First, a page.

Species dominating in forest and woodland types include eastern redcedar (Juniperus virginiana), green ash (Fraxinus pennsylvanica), bur oak (Quercus macrocarpa), roughleaf dogwood (Cornus drummondii), common hackberry (Celtis occidentalis), eastern cottonwood (Populus deltoides), Virginia creeper (Parthenocissus quinquefolia), and white snakeroot (Ageratina altissima). Dominant species of the shrubland types found in the park are roughleaf dogwood (Cornus drummondii), Russian olive (Elaeagnus angustifolia), and sandbar willow (Salix interior). Other less extensive shrubland types are dominated by either western snowberry (Symphoricarpos occidentalis) or smooth sumac (Rhus glabra). The most common species within herbaceous types tend toward ruderal, and include Kentucky bluegrass (Poa pratensis), smooth brome (Bromus inermis), and cuman ragweed (Ambrosia psilostachya). The most common species in wetland types include common reed (Phragmites australis) and reed canarygrass (Phalaris arundinacea).
The final MNRR vegetation map consists of 3,590 polygons totaling 69,011 ac (27,928 ha). Mean polygon size is 12.1 ac (4.90 ha). Of the total area, 37,789 ac (15,293 ha) or 55% represent natural or ruderal vegetation map classes. Agricultural vegetation such as cultivated crops and pasture account for approximately 6,238 ac (2,524 ha) or 9% of the total mapped area. Non-vegetated barren land was rare, only accounting for 45 ac (18 ha) or 0.1%. Developed areas such as open mowed fields, parking lots, buildings, and others account for approximately 1,562 ac (632 ha) or 2%. Open water is the most widespread land cover class, with an area of approximately 23,422 ac (9,479 ha) or 34% of the total mapped area. Within the total area occupied by vegetation map classes, forest and woodland types were the most extensive (17,007 ac (6,882 ha) or 46%), followed by herbaceous types (11,457 ac (4,636 ha) or 31%), sparse types (6,287 ac (2,544 ha) or 16%), and shrubland types (3,038 ac (1,229 ha) or 7%).
A total of 737 accuracy assessment (AA) samples were collected to evaluate the thematic accuracy of the vegetation polygon data. As a simple proportion, the final thematic accuracy was 84.8%. When map class accuracies were weighted in proportion to the area they occupy within the park, the overall accuracy was 89.9%. Six map classes that still fell below the 80% thematic accuracy threshold were retained because their accuracies were close to 80% or they were represented by only a few polygons.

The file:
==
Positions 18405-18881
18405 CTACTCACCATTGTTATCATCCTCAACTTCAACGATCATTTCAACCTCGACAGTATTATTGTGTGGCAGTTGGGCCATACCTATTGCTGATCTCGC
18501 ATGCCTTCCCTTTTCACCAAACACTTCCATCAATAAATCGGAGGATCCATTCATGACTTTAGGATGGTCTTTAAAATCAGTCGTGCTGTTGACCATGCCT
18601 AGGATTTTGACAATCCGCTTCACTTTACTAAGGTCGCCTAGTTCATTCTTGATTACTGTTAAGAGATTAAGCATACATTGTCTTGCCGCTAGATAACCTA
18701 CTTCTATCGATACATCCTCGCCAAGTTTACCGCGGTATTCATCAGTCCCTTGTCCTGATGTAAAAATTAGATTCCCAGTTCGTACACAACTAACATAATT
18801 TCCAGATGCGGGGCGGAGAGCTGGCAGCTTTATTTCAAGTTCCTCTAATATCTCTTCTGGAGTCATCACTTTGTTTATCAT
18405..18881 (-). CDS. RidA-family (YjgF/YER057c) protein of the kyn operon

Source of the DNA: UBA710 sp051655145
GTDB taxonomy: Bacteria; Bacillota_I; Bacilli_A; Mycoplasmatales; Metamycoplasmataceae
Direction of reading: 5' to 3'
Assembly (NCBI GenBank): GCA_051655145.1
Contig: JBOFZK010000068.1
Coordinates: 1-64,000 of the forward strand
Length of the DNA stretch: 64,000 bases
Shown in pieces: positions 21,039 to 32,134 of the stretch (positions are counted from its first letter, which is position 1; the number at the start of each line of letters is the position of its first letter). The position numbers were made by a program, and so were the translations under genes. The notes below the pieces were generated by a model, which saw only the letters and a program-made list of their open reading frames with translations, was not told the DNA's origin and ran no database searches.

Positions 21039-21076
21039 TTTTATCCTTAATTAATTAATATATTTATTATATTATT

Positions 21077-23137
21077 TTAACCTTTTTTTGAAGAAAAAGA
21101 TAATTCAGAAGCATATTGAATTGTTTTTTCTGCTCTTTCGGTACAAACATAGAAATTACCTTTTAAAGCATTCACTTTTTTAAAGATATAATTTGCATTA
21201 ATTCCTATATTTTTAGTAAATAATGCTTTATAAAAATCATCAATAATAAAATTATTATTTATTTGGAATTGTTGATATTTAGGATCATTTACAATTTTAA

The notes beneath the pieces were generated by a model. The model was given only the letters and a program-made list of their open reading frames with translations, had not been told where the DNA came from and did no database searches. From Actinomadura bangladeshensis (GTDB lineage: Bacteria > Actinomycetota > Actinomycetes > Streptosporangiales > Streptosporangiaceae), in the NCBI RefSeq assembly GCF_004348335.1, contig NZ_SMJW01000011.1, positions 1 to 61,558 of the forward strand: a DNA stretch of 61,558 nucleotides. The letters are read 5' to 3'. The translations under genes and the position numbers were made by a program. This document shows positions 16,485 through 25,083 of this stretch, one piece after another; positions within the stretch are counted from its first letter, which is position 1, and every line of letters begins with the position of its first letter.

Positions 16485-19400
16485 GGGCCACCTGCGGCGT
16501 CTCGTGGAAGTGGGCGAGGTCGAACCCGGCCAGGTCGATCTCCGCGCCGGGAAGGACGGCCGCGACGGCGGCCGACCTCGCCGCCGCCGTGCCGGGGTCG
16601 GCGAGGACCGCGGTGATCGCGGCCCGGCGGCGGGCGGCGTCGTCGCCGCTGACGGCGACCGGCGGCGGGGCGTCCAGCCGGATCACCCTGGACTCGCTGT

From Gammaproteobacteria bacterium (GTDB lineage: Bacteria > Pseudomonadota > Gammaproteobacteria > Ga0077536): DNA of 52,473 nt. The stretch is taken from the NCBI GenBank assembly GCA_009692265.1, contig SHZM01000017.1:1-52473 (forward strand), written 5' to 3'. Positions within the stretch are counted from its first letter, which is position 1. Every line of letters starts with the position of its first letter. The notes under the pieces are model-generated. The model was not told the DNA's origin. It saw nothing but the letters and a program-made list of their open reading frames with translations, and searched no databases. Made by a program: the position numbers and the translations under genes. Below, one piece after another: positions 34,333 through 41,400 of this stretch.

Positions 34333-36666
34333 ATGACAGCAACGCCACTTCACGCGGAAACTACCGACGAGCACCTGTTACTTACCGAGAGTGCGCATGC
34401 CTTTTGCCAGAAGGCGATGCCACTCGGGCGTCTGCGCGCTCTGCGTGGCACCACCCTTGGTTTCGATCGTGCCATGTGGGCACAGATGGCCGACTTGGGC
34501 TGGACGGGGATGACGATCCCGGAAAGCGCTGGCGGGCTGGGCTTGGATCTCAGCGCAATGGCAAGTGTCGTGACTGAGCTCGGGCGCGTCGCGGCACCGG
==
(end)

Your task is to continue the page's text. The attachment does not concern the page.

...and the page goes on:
In addition to the vegetation polygon database and map, the project delivered several other products to support park resource management, including a vegetation classification, a field key to the associations, local association descriptions, a photographic database, a project geodatabase, ArcGIS .mxd files and the aerial imagery acquired for the project. These products provided the Park with an array of tools to assist in managing park resources and making informed resource management decisions. A geodatabase links the vegetation data layer to other feature classes such as vegetation classification and accuracy assessment plots and associated sampling data from the PLOTS database, plot photos, and project boundary extent. The database includes tables documenting the USNVC hierarchy and allows for spatial queries of data associated with a vegetation polygon or sample point. All geospatial products are projected using North American Datum 1983 (NAD83) in Universal Transverse Mercator (UTM) Zone 14N. Other products include ArcGIS .mxd files for each park district along with the aerial imagery acquired for the project. The final report also includes methods xii and results, contingency tables showing AA results, field forms, a species list, and a guide to imagery interpretation.
The use of standard national vegetation classification and mapping protocols facilitates effective resource stewardship by ensuring compatibility and widespread use of the information throughout the NPS as well as by other federal and state agencies. The geospatial and other data and products support a wide variety of resource assessment, park management, and planning needs. In addition, the associated information provides a structure for framing and answering critical scientific questions about vegetation communities and their relationship to environmental processes across the landscape.